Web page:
I’m continuing my bl-g series devoted to bringing back the spirit of the mixtape. This past Wednesday I found inspiration in the song played at the end of my yoga practice. Though “practice” may be a bit of misnomer with me lately. Jen always plays a killer song during cool down. This particular evening she ended with Al Green’s “How Can You Mend a Broken Heart.”
As I laid in an ever-increasing puddle of my own perspiration, I contemplated the perfection of that song as an individual piece of music, as yogic wisdom, and workout turndown. The song’s pace and depth of soundscape that Al Green conveys with such minimal production. The choice inspired me to explore what other songs from my library might also function as admirably at the end of a brutal series of sun salutations and core strengthening. I humbly present Al Green and 11 other soulful songs to soundtrack your own personal well-earned exhaustion, yogic or otherwise, presented as both an 8tracks.com and Spotify playlist for your listening pleasure.
Two 31 Days of Horror a go (so, like, 2014), I caught the second half of A Nightmare on Elm Street on a cable movie network in HD. The image blew me away. Let me qualify that last statement. I hadn’t seen the film since I first watched it in a friend’s basement when his parents thought we were playing video games. In other words, like how many teenagers smoke pot. We watched a VHS tape on one of those 13″ TV/VCR combo jobbers. My baseline for this film: tiny and square.
This year, I decided to put this movie to bed, so to speak. I’d never properly seen A Nightmare on Elm Street or any of its sequels except, oddly enough, for New Nightmare, which came out on video at roughly the same time I first started watching Italian horror. Very loose causal connections at play.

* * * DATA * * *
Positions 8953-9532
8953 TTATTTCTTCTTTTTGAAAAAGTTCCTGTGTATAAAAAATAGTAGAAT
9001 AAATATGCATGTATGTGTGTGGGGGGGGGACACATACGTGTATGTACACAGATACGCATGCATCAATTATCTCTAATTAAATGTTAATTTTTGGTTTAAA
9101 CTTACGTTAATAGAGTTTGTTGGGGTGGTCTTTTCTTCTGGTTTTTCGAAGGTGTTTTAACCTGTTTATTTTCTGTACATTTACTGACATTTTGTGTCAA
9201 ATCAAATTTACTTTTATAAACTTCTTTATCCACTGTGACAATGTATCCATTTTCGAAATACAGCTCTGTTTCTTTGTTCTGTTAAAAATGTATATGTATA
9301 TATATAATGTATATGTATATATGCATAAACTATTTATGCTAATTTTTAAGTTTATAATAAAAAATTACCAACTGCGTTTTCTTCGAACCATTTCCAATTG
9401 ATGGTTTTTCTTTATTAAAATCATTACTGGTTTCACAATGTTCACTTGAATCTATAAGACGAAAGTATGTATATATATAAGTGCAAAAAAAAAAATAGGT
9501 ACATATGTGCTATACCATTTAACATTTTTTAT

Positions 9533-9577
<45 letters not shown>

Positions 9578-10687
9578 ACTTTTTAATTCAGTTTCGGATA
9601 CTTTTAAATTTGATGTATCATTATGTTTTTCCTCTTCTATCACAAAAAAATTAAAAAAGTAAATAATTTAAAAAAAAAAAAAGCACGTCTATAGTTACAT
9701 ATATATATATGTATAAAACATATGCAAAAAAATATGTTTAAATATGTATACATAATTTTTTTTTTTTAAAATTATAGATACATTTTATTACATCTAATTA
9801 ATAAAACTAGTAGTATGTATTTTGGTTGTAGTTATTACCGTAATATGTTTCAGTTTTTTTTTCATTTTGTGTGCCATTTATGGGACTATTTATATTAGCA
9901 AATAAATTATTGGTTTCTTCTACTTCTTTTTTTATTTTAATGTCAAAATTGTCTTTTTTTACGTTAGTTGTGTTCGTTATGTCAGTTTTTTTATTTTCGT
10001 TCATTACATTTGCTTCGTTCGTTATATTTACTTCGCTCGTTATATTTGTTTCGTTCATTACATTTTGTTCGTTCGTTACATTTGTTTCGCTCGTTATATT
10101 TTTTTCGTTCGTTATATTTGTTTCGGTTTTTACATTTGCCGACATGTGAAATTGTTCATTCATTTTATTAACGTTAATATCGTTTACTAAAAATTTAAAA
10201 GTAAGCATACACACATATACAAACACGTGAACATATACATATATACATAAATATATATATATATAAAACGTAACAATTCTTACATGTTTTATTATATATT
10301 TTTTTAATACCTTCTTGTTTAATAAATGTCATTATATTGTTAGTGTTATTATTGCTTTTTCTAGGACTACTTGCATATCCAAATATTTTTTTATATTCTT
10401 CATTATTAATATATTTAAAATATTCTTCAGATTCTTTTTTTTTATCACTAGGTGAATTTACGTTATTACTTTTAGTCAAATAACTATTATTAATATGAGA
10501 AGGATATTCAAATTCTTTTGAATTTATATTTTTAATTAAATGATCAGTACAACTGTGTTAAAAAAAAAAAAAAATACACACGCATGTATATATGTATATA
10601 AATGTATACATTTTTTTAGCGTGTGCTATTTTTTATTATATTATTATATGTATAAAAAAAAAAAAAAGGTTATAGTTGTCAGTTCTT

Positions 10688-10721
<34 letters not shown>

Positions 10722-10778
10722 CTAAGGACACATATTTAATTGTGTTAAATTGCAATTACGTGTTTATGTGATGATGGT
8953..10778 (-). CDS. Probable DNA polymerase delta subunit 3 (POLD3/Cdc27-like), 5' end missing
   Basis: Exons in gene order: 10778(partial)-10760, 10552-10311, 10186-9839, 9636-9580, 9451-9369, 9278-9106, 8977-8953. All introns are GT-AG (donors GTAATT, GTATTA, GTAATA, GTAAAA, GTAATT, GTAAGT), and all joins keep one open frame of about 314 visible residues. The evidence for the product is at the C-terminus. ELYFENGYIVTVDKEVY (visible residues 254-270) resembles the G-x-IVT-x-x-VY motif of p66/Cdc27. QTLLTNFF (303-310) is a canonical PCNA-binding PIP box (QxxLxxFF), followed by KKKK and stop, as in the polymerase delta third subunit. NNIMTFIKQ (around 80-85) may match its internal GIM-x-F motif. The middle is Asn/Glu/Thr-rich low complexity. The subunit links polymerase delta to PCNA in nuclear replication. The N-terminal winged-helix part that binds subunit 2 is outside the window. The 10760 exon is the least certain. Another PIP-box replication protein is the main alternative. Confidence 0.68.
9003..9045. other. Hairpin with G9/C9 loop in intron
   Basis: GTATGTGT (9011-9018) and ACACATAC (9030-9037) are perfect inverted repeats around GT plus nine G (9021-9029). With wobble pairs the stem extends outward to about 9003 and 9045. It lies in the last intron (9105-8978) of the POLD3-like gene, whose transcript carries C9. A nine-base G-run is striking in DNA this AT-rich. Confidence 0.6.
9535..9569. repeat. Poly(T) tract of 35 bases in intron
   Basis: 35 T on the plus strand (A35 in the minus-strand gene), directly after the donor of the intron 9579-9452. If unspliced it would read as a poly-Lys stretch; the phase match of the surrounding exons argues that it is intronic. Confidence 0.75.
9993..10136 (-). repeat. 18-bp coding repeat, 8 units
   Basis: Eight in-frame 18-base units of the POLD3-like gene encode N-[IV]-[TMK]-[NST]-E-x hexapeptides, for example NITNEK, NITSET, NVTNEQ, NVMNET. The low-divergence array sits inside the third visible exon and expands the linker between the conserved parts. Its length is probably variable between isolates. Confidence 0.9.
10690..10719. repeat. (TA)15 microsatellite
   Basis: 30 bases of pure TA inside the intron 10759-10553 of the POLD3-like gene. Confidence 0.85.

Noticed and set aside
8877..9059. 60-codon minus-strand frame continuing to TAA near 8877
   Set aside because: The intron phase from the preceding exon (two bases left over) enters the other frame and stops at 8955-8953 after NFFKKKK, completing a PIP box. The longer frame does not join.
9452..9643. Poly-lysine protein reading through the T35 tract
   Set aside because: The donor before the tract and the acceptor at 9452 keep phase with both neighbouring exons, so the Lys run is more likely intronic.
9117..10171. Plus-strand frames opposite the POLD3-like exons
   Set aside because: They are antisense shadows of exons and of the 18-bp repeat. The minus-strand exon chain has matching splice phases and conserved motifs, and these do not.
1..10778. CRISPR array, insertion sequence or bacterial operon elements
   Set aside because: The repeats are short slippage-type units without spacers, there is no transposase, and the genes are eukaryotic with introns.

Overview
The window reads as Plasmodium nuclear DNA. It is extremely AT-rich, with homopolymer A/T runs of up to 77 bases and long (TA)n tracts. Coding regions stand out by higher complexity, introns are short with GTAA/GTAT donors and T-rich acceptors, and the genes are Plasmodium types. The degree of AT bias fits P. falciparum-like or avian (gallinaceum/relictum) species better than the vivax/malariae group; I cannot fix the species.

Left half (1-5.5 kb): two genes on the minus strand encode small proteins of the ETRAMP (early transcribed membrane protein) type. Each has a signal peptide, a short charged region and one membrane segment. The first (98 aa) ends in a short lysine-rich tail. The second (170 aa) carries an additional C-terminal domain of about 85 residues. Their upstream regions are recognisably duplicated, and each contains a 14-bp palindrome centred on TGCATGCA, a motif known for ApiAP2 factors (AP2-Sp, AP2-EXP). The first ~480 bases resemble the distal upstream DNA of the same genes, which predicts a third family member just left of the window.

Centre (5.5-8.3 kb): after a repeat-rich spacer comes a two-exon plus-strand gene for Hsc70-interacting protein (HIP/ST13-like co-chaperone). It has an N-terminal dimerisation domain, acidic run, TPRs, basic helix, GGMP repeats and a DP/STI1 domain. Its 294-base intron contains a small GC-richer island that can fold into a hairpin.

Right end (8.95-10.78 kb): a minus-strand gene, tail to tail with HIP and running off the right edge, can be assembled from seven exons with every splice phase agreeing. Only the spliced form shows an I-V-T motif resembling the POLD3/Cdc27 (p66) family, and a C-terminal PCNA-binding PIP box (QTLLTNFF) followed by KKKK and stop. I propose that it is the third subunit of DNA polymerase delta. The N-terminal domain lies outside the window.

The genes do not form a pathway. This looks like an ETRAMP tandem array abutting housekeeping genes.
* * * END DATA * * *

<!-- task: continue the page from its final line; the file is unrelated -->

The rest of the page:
With proper viewing conditions, A Nightmare on Elm Street remains an effective horror experience, despite the ways in which the formula has been ripped off and regurgitated throughout the 30+ years since its original release. I won’t suggest that Nightmare provides an experience in pure terror. The story undermines its own ability to terrorize by playing fast and loose with dream logic and Freddy’s ability to reach beyond his dreamscape. By doing so, the Elm Street flicks fostered Freddy as a monstrous personality, rather than a slasher figure as innately terrifying as Leatherface or Michael Myers. If Michael Myers is a Tom Brokaw, Freddy Kreuger is a Ryan Seacrest.
(I’m honestly not sure about that above analogy, but I think it works so I’m moving forward.)
Friday the 13th (1980) and Halloween (1978) had set the table years prior with straight-up psycho slashers. A Nightmare on Elm Street landed at theaters rather late in the 1980’s teenage pop-culture slasher cycle to be just another slasher film. Wes Craven understood that his monster needed more personality, that Freddy Kreuger needed to be something a little off center and a little self-aware. A Nightmare on Elm Street never properly breaks the 4th wall (Craven saves up all his proper nudging and winking for the Scream series) but Craven certainly tests the waters with Freddy.
In addition to Kreuger’s slice of self-awareness, Craven further inserts a twist in the Kreuger mythos. Freddy Kreuger assumed the role of “boogie man” because the community parents had tracked down the serial child murderer and burned him alive. Everyone on Elm Street became complicit in the murder and mayhem. When the film plays the “parents just don’t understand” card to cater to its teenage audience, this makes sense because the parents have already been established as a source of negative energy.
The primary conflict isn’t actually “Teenagers vs. Freddy Kreuger,” but rather “Teenagers vs. Parents.” Freddy Kreuger serves as the physical manifestation of teenage angst and anxiety. The burden of escalating sexuality, pending assignation of adulthood and the teenagers’ inability to confront their parents with mature conversations about their fears. The teenagers lack the maturity to palatably present these concerns, and parents, well, lack the maturity to address their teenagers as near-adult human beings rather than children.